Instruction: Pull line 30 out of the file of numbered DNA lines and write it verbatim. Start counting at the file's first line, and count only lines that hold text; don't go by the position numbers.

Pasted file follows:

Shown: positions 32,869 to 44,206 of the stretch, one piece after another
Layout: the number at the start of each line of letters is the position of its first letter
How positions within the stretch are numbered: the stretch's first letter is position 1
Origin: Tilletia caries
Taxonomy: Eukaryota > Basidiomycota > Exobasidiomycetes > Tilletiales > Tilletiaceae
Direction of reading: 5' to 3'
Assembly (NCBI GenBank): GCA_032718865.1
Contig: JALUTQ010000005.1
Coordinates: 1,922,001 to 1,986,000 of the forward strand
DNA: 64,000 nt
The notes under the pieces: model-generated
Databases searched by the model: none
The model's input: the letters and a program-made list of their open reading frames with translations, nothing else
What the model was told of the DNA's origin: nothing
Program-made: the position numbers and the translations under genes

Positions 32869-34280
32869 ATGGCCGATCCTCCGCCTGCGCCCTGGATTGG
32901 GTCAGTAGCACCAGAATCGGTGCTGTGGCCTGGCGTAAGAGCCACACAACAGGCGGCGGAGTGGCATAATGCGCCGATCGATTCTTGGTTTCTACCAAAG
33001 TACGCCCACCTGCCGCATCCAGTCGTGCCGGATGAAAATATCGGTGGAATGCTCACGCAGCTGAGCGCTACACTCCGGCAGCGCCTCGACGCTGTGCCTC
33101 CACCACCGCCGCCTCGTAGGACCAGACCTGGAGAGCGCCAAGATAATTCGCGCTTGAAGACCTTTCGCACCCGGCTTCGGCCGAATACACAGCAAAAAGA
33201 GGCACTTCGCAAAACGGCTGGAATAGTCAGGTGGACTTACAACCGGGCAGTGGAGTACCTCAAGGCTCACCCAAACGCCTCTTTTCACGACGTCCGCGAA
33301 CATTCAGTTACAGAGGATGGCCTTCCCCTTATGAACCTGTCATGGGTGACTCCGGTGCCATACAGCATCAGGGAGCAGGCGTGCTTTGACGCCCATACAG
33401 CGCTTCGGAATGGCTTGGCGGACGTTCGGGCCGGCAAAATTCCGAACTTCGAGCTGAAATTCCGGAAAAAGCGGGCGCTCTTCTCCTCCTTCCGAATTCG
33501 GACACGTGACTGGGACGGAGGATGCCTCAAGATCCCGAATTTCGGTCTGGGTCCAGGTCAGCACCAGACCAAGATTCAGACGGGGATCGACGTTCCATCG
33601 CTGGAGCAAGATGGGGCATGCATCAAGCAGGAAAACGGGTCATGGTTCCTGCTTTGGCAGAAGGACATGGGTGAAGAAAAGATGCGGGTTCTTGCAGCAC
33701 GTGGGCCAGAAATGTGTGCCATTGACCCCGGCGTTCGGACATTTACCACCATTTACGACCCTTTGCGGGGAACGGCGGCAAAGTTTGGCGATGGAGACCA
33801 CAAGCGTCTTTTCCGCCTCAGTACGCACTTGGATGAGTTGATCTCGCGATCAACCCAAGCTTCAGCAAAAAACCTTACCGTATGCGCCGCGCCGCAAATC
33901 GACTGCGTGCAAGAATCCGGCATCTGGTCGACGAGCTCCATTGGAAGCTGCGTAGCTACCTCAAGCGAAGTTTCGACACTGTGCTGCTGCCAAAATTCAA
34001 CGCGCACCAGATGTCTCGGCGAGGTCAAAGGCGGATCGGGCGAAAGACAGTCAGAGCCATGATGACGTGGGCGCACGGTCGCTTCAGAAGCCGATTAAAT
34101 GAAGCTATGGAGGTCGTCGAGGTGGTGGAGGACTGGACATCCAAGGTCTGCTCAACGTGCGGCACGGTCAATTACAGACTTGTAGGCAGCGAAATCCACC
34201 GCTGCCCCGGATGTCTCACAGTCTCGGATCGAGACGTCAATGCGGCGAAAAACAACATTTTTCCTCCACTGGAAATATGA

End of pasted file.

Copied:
34101 GAAGCTATGGAGGTCGTCGAGGTGGTGGAGGACTGGACATCCAAGGTCTGCTCAACGTGCGGCACGGTCAATTACAGACTTGTAGGCAGCGAAATCCACC